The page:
An 1830 house with 4 outbuildings and 2.5 ha of wooded parklands in town on the edge of Sénart Forest 30 km south of Paris - ref 377968
ca. 457,40 m²
ca. 457,40 m²
ca. 25.000,00 m²
An 1830 house with 4 outbuildings and 2.5 ha of wooded parklands in town on the edge of Sénart Forest 30 km south of Paris. 25 km to the south-east of Paris, Sénart Forest was deemed to be sacred by the druids. It later became a favourite hunting ground for the kings of France. The only vestige is the faisanderie or pheasant farm which is now open to the public, hikers and cyclists. On its edge, the village which dates from the Middle-Ages, has few inhabitants, even if its population did recently increase around its historic islet, a large wooded square enclosed by the residence, the town hall and the oldest houses or buildings in the area. Reached via a suburban bus network or in eight minutes by car, Brunoy train station has 25-minute links to Gare-de-Lyon via the RER train line D. 400 m away are shops, restaurants and cafés, providing the residents of this home with complete autonomy. The little traffic that exists in the village in no way disturbs the tranquillity that reigns throughout the property, even though it is so close to Paris. This residence was built at the end of the 18th century and redesigned in the 19th century. It belonged to the Marquis-de-Fraguier, one of the kings former musketeers and mayor of the town. This property is one of the biggest in the village, hence the reason it was dubbed Little Chateau. The 2.5 ha plot is surrounded by walls, featuring three independent entrances. From the main entrance, bordered by the caretakers cottage on one side and the priests garden, surrounded by still healthy boxwood bushes, on the other, a main courtyard, facing the house, leads right to the outbuildings, converted into flats, and left to the servants quarters a good distance away. These notably comprise garages, a greenhouse and a water tower. The parklands, behind the house, begin with a large lawn bordered by woods and bridle paths. On each floor, the windows are flanked by moulding which, when they are open, conceals the white-painted slatted shutters which replace the indoor shutters of 18th century residences.
The residenceThis house, most probably constructed at the very end of the 18th century, was completely redesigned in the 1830s to take on the style of Louis-Philippe. Its layout is very clear in that this rectangular building with white stone walls is flanked by a low extension spanning two windows under a roof terrace. It is set amidst courtyards, parklands, gardens and adjoining woods, making the property more pleasant. A large, glazed canopy, with an openwork metal structure, marks the buildings front door. A moulded string course separating the two stories goes around the facades. At their ends, rustic masonry quoins are extended by plain pilasters up to the upper cornice running under a Mansard style slate roof with its shed dormers. Nine, tall, proud, brick chimney stacks provide touches of colour against the grey-blue background. On each floor, windows are surrounded by a moulded architrave concealed by white wooden slatted shutters that replace the indoor shutters of 18th century residences. The black cast iron of the railings contrasts with the whiteness of the facade. This extremely luminous building features almost 50 windows. Its mostly vast through rooms have views of the parklands and the main courtyard. The layout of the spacious reception rooms with no corridors is typical of the 18th century.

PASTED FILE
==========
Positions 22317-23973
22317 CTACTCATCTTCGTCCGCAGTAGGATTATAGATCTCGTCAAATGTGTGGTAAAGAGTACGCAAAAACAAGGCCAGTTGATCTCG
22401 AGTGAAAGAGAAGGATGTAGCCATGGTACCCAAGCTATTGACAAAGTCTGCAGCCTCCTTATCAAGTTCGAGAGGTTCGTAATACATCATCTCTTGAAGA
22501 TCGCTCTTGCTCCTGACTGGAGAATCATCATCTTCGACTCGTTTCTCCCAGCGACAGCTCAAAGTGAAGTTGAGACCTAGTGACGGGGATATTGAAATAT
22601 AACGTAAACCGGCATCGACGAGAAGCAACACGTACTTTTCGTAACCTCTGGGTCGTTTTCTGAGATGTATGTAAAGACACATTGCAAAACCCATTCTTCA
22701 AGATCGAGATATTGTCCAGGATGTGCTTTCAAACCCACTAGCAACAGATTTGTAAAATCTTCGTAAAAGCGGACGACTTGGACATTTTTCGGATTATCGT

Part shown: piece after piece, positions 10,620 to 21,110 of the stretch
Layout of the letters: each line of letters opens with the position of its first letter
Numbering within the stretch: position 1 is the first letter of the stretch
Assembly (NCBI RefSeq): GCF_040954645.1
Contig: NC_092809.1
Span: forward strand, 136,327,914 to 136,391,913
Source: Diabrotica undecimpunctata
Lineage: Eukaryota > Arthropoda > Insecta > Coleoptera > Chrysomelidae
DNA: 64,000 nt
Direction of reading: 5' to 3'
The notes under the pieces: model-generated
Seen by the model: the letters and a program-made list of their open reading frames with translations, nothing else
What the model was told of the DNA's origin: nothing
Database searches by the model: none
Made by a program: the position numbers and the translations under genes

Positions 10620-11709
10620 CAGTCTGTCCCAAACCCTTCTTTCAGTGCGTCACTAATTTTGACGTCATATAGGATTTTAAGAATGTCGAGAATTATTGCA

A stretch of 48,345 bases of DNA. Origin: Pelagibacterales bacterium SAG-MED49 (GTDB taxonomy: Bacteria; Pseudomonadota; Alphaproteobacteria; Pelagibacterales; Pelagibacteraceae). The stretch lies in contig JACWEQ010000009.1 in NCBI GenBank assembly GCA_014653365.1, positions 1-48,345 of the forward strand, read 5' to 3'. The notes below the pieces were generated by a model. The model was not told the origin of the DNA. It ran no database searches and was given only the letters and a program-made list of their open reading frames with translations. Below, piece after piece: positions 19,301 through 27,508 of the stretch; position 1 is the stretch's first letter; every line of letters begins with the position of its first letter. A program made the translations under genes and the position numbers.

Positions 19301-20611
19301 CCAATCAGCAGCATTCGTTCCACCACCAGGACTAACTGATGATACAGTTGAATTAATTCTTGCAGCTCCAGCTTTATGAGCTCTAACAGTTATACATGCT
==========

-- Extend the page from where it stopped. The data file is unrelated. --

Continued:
Ground floor A sober elegance is immediately obvious when entering the central entrance hall. The walls are white and the floor covered with marble tiles laid in a chessboard pattern. A floral pattern carpet runner is laid on the white wood steps of the stairway. Said original, majestic stairway goes around the stairwell in which it is set, leaving a square hollow. Balanced steps go up to the first level, then ...
Anzahl der Schlafzimmer: 8, Anzahl der Badezimmer: 2, Bundesland: Île-de-France